Fleet operators need to understand stiffer health and safety sentencing
With so many challenges currently facing the sector, Cartwright focuses on three areas: risk management; its new relationship with Transport for London (TfL); and the revised health and safety sentencing guidelines. Cartwright will explore the current challenges facing fleets and ways to mitigate risk and provide more detail on Truck Excellence and Van Excellence audits, when supplemented by additional audit items, which are now recognised by TfL. Finally, the new, more rigorous sentencing guidelines for health and safety offences, which came into force in February and direct the courts to consider the sentencing of offending organisations with a step-by-step approach including an assessment of turnover to set a starting point for a fine as well as a stronger focus on the risk of a custodial sentence for those found guilty of serious breaches, will be discussed along with potential implications.
Van and truck fleet operators need to grasp the fundamentals of the new, stiffer sentences facing companies and bosses who breach health and safety rules, Mark Cartwright, head of vans at the Freight Transport Association will tell delegates at FN’s Commercial Fleet Van & Truck show.
Speaking on 20 September as part of the plenary theatre session, Cartwright will explore the current landscape and the challenges facing operators with a focus on risk management and mitigation.
However, Cartwright believes the more rigorous sentencing guidelines for health and safety offences, which came into force in February, are not being given the attention they deserve by fleet operators.
“The new rules are far-reaching,” said Cartwright, “I don’t think fleet operators realise their potential impact and others believe health and safety doesn’t apply to van fleets and that isn’t the case. Operators are liable and they really need to appreciate the implications of the new sentencing guidelines.”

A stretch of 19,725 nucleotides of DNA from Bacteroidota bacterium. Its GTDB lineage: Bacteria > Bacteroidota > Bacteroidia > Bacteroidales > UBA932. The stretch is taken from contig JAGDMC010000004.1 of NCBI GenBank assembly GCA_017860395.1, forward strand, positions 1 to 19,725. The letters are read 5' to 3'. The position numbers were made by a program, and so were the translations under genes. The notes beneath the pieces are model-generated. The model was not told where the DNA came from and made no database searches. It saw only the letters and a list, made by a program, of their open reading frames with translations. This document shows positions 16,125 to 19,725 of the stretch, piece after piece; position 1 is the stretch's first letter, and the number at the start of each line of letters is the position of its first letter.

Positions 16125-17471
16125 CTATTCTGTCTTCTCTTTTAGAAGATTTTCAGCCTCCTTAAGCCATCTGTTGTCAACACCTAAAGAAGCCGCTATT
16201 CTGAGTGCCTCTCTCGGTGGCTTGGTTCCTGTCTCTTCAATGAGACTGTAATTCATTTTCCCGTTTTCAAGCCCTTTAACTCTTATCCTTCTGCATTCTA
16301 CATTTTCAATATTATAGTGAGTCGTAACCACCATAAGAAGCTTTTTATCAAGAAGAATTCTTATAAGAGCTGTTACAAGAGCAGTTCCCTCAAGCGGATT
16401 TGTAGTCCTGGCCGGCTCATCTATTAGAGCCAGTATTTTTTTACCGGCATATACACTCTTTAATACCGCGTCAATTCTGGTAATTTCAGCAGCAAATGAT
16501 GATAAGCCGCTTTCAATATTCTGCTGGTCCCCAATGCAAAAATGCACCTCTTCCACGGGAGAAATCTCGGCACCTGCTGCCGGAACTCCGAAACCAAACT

If a health and safety breach results in a serious outcome, the new sentencing guidelines direct the courts to consider the sentencing of offending organisations with a step-by-step approach. The new guidelines include using the offending company’s turnover as the starting point for determining a fine and in the most serious circumstances senior managers can find themselves facing prison sentences.
Added Cartwright: “Many don’t realise the implications of the guidelines if companies get something wrong, penalties have increased significantly. I always use the example of the Indian restauranteur who was jailed for six years for manslaughter when one of his customers with a severe nut allergy died of anaphylactic shock after eating a take-away despite specifying ‘no nuts’ yet the food contained a ground nut mix including peanuts.
“The case illustrates the courts will take a strong stance if the pursuit of profit is found to take precedence over health and safety.
“If an operator is found to be lax and something bad happens, in the most extreme circumstances, senior managers could end up with a custodial sentence whilst fines can also be very large and are now linked to company turnover.”
Cartwright will also detail its new relationship with Transport for London (TfL) which has agreed the FTA’s accreditation Truck Excellence and Van Excellence audits, when supplemented by additional audit items, will be recognised as meeting its work-related road-risk clauses for companies seeking to bid for or fulfil contracts.
“It’s very welcome news and we are delighted,” Cartwright said. “Although our accreditation does not entitle the operator to FORS (Fleet Operator Recognition Scheme) bronze accreditation, it does provide an alternative for companies seeking appointment with TfL.”